What does the paper cover?
This paper addresses a recurrent topic of organisational project management research, that in principle, PMOs are perceived to be instrumental in implementing strategy through portfolios of projects, but empirical evidence also shows that PMOs are often short-lived and their value is hard to quantify. The authors argue that an explanation may lie in the processes of co-evolution that PMOs undergo over time in interaction with organisational capabilities and context.
The authors established their conceptual process model in three steps:
- PfM was conceptualised as a collection of routines forming an organisational capability.
- PMO was conceptualised as an organisational meta-artefact, an organisational sub-system designed to provide a solution to a type of problem (in this case, PfM).
- The relationships between the PMO, PfM and the broader organisation were mapped onto a process model of routine (re)creation.
Proteus was used as a case study of a project-based organisation to test, refine, and validate the process model, with data collection using interviews, observations, and documents.
The research leads to the formulation of six propositions related to patterns of change in PMOs, two conceptual (P1, 4) and four theoretical (P2, 3, 5, 6):
P1: The PMO, as an organisational sub-system, can be conceptualised as a meta-artefact.
P2: Changes of artefact element of PMO routines impact PfM through influencing the artefact element of PfM routine.
P3: Changes in the performative element of PMO routines impact PfM through influencing the performative element of PfM routine.
P4: PfM as an organisational capability can be conceptualised as a collection of routines.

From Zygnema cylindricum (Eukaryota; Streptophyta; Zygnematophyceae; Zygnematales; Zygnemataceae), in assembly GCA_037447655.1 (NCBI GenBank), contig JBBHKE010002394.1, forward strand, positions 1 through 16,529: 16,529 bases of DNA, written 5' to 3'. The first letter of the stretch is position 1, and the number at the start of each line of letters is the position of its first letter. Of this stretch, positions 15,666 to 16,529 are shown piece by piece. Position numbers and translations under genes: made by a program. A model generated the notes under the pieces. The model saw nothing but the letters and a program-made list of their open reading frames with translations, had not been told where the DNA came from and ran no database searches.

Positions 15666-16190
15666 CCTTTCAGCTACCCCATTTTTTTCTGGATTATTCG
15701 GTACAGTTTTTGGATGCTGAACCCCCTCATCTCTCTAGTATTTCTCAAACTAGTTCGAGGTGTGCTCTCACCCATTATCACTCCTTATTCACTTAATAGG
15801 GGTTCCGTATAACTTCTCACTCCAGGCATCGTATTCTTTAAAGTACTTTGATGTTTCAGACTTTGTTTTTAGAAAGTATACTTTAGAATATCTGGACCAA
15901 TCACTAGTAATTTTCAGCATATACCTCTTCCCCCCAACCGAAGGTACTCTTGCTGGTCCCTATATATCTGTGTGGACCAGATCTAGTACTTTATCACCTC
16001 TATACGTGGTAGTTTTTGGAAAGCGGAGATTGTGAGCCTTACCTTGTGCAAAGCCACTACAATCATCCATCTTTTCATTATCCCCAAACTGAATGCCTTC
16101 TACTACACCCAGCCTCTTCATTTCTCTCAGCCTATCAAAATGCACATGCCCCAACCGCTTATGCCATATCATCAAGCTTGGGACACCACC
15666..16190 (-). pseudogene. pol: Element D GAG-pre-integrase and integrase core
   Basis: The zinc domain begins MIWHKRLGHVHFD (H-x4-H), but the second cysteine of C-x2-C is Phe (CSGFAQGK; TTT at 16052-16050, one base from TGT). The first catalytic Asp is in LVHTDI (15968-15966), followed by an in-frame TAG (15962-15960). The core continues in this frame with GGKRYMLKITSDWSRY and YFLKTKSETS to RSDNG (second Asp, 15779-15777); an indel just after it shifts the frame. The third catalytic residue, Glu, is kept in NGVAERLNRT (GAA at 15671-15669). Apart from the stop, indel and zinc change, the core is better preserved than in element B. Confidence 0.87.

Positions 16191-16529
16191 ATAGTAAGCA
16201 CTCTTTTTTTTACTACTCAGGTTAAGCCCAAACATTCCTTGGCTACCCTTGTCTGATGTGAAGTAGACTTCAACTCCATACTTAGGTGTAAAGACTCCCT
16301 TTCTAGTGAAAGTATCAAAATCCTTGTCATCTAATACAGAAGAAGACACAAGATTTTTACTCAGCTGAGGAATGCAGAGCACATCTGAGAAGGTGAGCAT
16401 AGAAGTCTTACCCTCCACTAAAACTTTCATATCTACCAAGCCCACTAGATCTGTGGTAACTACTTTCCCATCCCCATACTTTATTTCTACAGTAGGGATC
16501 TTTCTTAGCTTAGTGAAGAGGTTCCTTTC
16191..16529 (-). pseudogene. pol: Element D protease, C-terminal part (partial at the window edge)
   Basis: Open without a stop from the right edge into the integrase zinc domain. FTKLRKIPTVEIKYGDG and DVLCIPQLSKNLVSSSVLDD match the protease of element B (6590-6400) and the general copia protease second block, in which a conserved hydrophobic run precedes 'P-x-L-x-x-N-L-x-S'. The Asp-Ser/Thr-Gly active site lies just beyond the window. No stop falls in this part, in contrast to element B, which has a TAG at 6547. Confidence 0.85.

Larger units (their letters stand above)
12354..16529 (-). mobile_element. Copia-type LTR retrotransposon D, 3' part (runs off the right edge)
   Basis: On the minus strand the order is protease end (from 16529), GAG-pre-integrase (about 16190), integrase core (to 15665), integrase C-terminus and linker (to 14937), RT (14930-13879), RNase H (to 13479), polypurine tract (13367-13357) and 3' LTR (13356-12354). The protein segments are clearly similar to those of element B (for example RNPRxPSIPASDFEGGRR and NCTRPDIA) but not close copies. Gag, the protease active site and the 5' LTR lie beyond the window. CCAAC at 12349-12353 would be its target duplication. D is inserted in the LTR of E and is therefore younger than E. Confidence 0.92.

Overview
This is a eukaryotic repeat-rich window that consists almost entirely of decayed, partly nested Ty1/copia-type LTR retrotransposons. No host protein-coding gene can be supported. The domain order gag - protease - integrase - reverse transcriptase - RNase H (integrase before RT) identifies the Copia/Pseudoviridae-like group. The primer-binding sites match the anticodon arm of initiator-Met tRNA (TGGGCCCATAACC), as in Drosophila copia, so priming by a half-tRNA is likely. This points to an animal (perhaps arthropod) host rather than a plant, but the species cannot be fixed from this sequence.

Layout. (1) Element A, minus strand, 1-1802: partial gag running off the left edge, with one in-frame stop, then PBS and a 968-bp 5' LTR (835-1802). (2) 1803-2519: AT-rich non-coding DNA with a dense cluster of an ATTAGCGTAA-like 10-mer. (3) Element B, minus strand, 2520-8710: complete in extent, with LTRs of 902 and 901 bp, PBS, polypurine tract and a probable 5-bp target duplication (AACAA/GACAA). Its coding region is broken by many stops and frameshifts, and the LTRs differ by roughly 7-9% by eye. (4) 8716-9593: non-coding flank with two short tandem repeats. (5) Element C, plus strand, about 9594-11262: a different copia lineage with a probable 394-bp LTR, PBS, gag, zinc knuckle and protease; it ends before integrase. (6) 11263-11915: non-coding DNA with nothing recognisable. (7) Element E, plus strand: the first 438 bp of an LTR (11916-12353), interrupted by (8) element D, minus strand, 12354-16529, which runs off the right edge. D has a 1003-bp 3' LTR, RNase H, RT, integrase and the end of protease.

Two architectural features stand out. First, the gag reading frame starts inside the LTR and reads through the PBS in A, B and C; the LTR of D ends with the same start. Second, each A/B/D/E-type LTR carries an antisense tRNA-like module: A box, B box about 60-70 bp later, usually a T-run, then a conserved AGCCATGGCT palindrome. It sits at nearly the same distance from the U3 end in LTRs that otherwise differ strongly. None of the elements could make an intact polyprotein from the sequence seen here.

P5: Changes in the ostensive elements of PfM routines impact the PMO through influencing the ostensive or performative elements of PMO routines.
P6: Changes in the performative elements of PfM routines impact the PMO through influencing the ostensive or performative elements of PMO routines.
The process change model suggests that managerial interventions may trigger multiple changes, some of which may not be intended. It reinforces the value of managerial reflectiveness and the need for organisational learning and knowledge management to capitalise on beneficiary evolutions.
Starting from the observation of the short life-span of many PMOs and their questionable performance, the authors highlighted that studying the evolution of PMOs alone was not sufficient, and that considering the dynamic interplay between the PMO and the organisational context and systems was more appropriate.
The authors proposed an initial conceptual framework of PMO and PfM co-evolution, which was tested and refined using a single empirical case study. After discussing the findings, they then offered a revised conceptual framework for the co-evolution of the PMO and PfM. Based on this framework, there were six propositions outlined. Both the conceptual framework and the propositions need to be strengthened, and three concomitant and complementary research projects are underway.